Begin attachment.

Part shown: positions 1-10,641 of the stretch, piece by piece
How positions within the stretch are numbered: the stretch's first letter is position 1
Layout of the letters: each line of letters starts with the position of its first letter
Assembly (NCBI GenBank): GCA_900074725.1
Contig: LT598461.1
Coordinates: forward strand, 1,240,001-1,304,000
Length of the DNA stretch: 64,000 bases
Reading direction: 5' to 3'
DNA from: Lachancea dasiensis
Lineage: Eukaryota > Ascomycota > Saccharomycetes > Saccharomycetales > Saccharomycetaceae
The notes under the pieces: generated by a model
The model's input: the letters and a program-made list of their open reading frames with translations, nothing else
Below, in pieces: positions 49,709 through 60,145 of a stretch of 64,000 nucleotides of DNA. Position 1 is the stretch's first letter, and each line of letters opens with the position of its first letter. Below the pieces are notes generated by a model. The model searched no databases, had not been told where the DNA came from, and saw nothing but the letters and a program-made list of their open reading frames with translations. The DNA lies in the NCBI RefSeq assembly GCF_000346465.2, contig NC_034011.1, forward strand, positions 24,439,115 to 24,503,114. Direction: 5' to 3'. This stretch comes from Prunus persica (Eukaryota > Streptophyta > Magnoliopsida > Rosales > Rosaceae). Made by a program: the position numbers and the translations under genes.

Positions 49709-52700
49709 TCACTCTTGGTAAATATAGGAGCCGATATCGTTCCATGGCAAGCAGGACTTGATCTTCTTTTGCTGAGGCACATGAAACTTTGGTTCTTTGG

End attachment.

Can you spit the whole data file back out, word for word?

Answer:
Part shown: positions 1-10,641 of the stretch, piece by piece
How positions within the stretch are numbered: the stretch's first letter is position 1
Layout of the letters: each line of letters starts with the position of its first letter
Assembly (NCBI GenBank): GCA_900074725.1
Contig: LT598461.1
Coordinates: forward strand, 1,240,001-1,304,000
Length of the DNA stretch: 64,000 bases
Reading direction: 5' to 3'
DNA from: Lachancea dasiensis
Lineage: Eukaryota > Ascomycota > Saccharomycetes > Saccharomycetales > Saccharomycetaceae
The notes under the pieces: generated by a model
The model's input: the letters and a program-made list of their open reading frames with translations, nothing else
Below, in pieces: positions 49,709 through 60,145 of a stretch of 64,000 nucleotides of DNA. Position 1 is the stretch's first letter, and each line of letters opens with the position of its first letter. Below the pieces are notes generated by a model. The model searched no databases, had not been told where the DNA came from, and saw nothing but the letters and a program-made list of their open reading frames with translations. The DNA lies in the NCBI RefSeq assembly GCF_000346465.2, contig NC_034011.1, forward strand, positions 24,439,115 to 24,503,114. Direction: 5' to 3'. This stretch comes from Prunus persica (Eukaryota > Streptophyta > Magnoliopsida > Rosales > Rosaceae). Made by a program: the position numbers and the translations under genes.

Positions 49709-52700
49709 TCACTCTTGGTAAATATAGGAGCCGATATCGTTCCATGGCAAGCAGGACTTGATCTTCTTTTGCTGAGGCACATGAAACTTTGGTTCTTTGG